Trump versus Palestinians: The ‘Great Man’ theory at work


Irreversible damage. President Donald Trump smiles at Israeli Prime Minister Benjamin Netanyahu (R) after signing an official proclamation formally recognizing Israel’s sovereignty over the Golan Heights, in the Diplomatic Reception Room at the White House

Trump has decisively removed a key brick in the wall that protected Palestinian hopes of a sovereign state and self-determination.

Whatever happens with Donald Trump in the 2020 US presidential election, one thing seems unlikely to change: The US Embassy in Israel will remain in Jerusalem. It will not be moved back to Tel Aviv even if Trump is not re-elected.

The heaving field of Democratic presidential candidates has criticised Trump’s decision to move the embassy to Jerusalem. However, none of those candidates say they would return the US Embassy to its previous, less controversial position should they win the White House.

Instead, they offer a bouquet of ideas to restore balance to the US relationship with the Palestinians. Former US Vice-President Joe Biden, for instance, would reopen the consulate in East Jerusalem to “engage the Palestinians.” In common with many of the other Democratic hopefuls, Biden has said he would return the United States to encouraging a two-state solution.

Almost all the Democrats vying to take Trump’s job offer suggestions on how to restore US support to the Palestinians and to somehow make them feel less marginalised.

Some suggest a freeze on the process of building the new US Embassy in Jerusalem. Others want to establish a US diplomatic post in Jerusalem accredited to the Palestinian Authority. Still others stress that US policy should ensure Jerusalem will be a shared capital for Israel and the future Palestinian state. Almost everyone supports reopening the Palestine Liberation Organisation office in Washington and the renewal of funding to the UN Relief and Works Agency for Palestine Refugees in the Near East.

What they don’t say is the US Embassy will be moved back to Tel Aviv under a post-Trump administration. They cite various reasons, not least whether it would be “practical or productive” to undo Trump’s high-handed 2017 decision to wilfully ignore international law, multiple UN resolutions and the principle of natural justice to legitimise the annexation of territory seized in war.

In other words, even if Trump were no longer president of the United States on inauguration day January 2021, his unilateral recognition of Jerusalem as Israel’s capital would stand unchallenged.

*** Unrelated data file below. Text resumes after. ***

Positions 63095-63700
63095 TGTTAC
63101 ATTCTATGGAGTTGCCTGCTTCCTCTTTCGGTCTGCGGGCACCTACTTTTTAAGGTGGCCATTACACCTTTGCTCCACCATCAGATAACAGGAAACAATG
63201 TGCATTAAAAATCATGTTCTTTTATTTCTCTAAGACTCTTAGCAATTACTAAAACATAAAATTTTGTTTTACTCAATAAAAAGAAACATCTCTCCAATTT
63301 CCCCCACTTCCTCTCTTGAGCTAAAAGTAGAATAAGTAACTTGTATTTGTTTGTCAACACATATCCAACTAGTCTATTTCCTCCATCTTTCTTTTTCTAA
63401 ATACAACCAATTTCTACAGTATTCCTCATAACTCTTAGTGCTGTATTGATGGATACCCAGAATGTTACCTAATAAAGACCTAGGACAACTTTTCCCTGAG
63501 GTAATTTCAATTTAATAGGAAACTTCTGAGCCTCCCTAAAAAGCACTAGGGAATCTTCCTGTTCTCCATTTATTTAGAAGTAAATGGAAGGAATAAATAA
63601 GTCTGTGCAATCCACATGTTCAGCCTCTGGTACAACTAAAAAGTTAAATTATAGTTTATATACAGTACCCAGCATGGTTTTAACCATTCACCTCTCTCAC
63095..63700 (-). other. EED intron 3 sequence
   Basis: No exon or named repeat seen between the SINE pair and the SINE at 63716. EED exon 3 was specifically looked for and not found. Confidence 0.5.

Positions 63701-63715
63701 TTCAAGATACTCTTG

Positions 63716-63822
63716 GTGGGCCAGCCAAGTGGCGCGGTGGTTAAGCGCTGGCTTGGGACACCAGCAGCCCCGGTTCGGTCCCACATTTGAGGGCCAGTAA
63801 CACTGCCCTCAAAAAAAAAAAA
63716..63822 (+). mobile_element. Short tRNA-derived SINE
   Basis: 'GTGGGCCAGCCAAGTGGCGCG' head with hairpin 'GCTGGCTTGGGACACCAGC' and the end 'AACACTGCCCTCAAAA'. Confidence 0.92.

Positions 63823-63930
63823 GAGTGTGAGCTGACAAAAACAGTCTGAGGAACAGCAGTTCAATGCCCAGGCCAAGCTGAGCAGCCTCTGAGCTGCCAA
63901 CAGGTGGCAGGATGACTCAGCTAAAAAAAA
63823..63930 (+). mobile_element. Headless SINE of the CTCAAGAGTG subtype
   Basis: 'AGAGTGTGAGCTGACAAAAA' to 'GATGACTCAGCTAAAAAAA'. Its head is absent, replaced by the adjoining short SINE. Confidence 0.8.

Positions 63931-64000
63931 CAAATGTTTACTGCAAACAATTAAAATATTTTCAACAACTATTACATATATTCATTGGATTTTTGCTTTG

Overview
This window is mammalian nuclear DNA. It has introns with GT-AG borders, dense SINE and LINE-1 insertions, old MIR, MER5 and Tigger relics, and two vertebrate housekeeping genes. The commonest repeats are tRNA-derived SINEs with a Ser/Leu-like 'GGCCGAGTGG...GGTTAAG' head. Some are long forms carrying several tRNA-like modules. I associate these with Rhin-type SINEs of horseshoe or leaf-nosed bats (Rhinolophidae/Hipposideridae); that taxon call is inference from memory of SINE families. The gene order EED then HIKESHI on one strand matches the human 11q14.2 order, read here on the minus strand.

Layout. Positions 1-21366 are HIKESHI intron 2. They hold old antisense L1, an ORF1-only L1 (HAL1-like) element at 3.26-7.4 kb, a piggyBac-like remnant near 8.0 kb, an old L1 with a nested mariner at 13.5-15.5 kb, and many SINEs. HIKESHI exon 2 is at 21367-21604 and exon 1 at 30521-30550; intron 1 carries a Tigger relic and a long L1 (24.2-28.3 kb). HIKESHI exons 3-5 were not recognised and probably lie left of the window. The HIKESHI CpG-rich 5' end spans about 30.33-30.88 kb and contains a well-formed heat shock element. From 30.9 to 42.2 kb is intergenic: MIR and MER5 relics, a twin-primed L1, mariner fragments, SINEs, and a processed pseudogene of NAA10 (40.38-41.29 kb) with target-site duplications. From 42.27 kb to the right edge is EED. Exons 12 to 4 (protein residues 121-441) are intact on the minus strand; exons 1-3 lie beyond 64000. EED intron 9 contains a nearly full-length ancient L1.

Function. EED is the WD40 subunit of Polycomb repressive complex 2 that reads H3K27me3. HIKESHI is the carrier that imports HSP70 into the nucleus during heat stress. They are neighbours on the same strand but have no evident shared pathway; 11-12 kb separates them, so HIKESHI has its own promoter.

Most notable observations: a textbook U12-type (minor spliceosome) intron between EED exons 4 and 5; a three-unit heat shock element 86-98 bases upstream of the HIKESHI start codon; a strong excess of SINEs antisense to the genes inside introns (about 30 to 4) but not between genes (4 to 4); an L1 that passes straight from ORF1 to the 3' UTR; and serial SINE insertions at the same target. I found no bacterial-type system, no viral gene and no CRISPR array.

Thus, will Trump have changed the course of history. One man, by one impetuous, grossly unfair act, will have altered the parameters of the long-running debate over a just solution to the Palestinian-Israeli conflict. This is a contemporaneous example of the practical effects of the “Great Man” theory of history, which applies to individuals whose character, inclinations and behaviour affect the course of history for good or ill.

Many dispute the “Great Man” theory, preferring to see history as the culmination of large, long-term forces. France’s Annales school of historical thought, for example, sees change developing across sections of society rather than emanating from particular individuals.

One of Annales’ founders, Fernand Braudel, who wrote a sweeping account of the Mediterranean, said events were brief, nervous oscillations — the “froth” on the waves of time — and that decisions taken by powerful individuals were insignificant “foam” on the ocean’s surface.

Surely this cannot be true with respect to Trump and the Palestinians. However ineffectual or “foam”-like his promised “Deal of the Century” for the Palestinian-Israeli issue and whatever this US president does or does not do about the situation, Trump has decisively removed a key brick in the wall that protected Palestinian hopes of a sovereign state and self-determination.

He has made it impossible to credibly talk of a two-state solution. He has killed that dream by enabling Binyamin Netanyahu’s government to assert Israel’s right to Jerusalem even as it posits the absorption of most of the West Bank’s settlements into the state of Israel.

Clearly, the “Great Man” theory has much to recommend it. The best and the worst choices made by those we call the “great men” of the 20th century triggered revolutions, dismantled empires, enshrined egalitarian laws or the complete reverse. Trump, too, has been decisive for the Palestinian people.

Originally published in The Arab